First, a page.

In 1987, he left the classroom to serve as an assistant principal at the former Hine Junior High, staying there 10 years. He became a principal for the first time at the former Patricia Robert Harris Educational Campus and in subsequent years, he served as a principal at Bruce-Monroe Elementary, Tyler Elementary, Hamilton Junior High and MacFarland Middle School.
“Early on, I enjoyed being a teacher, but I got burned out as a teacher,” says Hinton, who earned a Master of Art in Urban Studies from George Washington University in 1975. “I loved being an administrator – a principal of a school. I had a good rapport with the teachers, students and staff.”
In 2009, he took a job as a mentor principal at Powell, eventually becoming the school’s Dean of Culture, akin to the Dean of Students.
Now at the age of 72 and after five decades with the DCPS, Hinton says the time has come to retire.
“It is hard to believe 50 years have gone by,” says Hinton. “It doesn’t feel like 50 years because I enjoyed what I have been doing and working with kids has kept me youthful.”
Hinton is open to working for the DCPS as a consultant during retirement, and he is thinking of starting a scholarship program to help students pay for college.
Praise, and some criticism, of DCPS
As a 50 year veteran of DCPS, Hinton has perspectives and insights that few other DCPS employees share. When assessing DCPS, Hinton says the school system has made tremendous strides during the past five decades, and as proof, he cites improvements in student math and reading scores.
The school system has also embarked on a building moderation program, which has vastly improved the school system’s infrastructure.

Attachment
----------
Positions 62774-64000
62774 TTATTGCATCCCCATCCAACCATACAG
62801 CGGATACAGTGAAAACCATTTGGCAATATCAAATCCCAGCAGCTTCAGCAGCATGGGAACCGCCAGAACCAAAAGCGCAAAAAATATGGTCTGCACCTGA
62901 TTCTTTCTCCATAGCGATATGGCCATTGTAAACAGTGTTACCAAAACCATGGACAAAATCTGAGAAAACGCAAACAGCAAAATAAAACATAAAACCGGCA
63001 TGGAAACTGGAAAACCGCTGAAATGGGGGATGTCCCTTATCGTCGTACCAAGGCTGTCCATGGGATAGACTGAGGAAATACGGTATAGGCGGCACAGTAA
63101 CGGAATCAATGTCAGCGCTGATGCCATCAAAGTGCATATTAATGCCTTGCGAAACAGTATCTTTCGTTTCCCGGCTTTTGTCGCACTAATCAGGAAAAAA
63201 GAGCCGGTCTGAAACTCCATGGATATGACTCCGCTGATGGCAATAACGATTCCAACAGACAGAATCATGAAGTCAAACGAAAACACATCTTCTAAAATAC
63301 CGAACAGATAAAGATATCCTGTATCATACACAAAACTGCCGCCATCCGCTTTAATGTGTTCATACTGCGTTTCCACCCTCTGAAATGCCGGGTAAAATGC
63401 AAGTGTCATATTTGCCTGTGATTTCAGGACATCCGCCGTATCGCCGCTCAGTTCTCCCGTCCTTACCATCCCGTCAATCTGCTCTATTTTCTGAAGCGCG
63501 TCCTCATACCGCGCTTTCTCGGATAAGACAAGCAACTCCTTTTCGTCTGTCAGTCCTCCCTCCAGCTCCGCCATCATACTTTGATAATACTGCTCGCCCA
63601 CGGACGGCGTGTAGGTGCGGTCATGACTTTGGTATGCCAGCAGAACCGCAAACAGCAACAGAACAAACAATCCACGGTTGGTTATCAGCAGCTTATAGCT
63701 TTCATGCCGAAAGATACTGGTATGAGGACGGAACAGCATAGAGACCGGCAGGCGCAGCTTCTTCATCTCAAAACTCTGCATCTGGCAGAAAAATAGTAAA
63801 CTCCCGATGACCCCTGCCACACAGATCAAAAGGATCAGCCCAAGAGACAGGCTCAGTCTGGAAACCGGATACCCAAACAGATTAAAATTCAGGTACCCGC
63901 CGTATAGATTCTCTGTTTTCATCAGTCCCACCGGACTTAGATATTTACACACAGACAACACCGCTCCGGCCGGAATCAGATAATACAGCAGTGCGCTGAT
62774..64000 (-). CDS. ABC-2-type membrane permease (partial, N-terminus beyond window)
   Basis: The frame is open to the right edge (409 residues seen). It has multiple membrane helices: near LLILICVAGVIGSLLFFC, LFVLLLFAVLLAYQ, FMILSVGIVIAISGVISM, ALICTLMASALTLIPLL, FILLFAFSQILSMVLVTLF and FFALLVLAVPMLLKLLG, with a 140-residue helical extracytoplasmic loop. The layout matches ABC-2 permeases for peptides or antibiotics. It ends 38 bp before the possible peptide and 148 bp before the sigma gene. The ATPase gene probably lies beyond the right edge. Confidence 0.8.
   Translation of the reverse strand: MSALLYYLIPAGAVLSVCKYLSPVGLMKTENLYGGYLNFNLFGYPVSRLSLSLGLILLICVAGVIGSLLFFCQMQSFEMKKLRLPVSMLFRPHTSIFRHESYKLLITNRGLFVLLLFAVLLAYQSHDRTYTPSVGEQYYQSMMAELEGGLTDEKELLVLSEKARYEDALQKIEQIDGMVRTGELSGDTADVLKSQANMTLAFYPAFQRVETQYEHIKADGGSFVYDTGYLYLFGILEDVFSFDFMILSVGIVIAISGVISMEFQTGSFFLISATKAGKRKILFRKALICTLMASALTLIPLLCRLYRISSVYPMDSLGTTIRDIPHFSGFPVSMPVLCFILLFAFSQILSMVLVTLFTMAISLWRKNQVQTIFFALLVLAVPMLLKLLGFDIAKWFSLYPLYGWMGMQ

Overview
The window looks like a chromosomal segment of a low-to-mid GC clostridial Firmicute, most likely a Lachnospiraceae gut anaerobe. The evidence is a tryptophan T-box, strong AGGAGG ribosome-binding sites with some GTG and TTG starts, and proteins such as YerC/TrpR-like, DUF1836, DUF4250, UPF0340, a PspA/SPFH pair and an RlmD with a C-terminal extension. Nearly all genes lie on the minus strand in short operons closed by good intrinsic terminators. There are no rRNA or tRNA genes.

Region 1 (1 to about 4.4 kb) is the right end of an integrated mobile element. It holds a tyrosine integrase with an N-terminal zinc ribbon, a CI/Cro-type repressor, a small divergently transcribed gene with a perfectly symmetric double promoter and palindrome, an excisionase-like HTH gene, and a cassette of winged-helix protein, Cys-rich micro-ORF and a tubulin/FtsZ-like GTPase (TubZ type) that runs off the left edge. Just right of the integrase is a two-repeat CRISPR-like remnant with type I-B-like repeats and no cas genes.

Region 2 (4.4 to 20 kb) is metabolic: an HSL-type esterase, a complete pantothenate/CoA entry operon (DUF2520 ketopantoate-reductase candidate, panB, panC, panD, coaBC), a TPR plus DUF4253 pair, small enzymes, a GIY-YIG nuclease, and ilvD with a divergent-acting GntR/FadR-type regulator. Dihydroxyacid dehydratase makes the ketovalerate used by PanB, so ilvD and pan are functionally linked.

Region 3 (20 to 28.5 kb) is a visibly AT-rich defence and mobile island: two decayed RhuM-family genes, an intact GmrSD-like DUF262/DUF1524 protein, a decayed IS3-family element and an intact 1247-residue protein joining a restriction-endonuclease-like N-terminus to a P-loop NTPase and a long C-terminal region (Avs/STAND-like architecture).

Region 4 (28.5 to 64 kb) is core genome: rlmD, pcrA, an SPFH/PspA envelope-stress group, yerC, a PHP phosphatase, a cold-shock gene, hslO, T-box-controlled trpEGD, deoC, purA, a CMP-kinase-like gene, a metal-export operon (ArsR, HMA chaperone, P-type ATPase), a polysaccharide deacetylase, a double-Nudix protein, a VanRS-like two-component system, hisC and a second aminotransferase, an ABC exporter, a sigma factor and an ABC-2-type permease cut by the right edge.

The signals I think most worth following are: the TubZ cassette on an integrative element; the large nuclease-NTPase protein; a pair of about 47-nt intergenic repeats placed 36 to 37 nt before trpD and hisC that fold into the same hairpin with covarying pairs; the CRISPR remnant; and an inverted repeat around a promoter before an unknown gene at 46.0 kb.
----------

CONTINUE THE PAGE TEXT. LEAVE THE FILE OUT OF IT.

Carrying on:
“We have some of the best schools in the country in terms of infrastructure,” he says.
In addition, Hinton praises the school system’s current curriculum, saying it is more creative now than in years past, making it easier for students “to think outside of the box” and to become “critical thinkers.” And he is convinced that students are more focused today than they were a decade ago, a direct result of the emphasis placed on early education during the past several years.
But there are areas where he believes improvement is needed. The level of parental involvement was much greater years ago than it is today, and that lack of parental involvement creates breakdowns in student learning, according to Hinton.
He also says DCPS needs to put reading and math specialists in every school to help new teachers teach these subjects. “In the past, you had people in your building who were (math and reading) specialists,” he says.
Hinton also calls on the DCPS to reintroduce trade schools, which gave non-college bound students a chance to learn marketable skills and earn a living. “When I started, we had barber, beautician and nursing assistant schools,” he says. “We need to bring those back.”
As a 50-year-employee, Hinton has worked under several school chancellors. Years ago, chancellors stayed for about four years, giving teachers and administrators an opportunity to turn failing schools around. That continuity no longer exists, he says.
As his retirement rapidly approaches, Hinton said he plans to travel and spend more time with his daughter and granddaughter. He said he knows a part of his life – what he refers to as his “life-long journey”— is coming to an end.
In the meantime, Powell Principal Lyons-Lucas refuses to say goodbye.
“I don’t believe it is goodbye,” she says. “He knows the door is always open. He is an honorary (Powell) Panther, and he will always have a place in the building and in our hearts.”
Jim Arvantes is a freelance writer and photographer who lives in Washington, DC. A graduate of Boston’s University College of Communication, Jim primarily writes about health care, education and local community issues. He also works as a substitute teacher in the District of Columbia Public School System and teaches English as a Second Language on a part-time basis. He can be reached via email.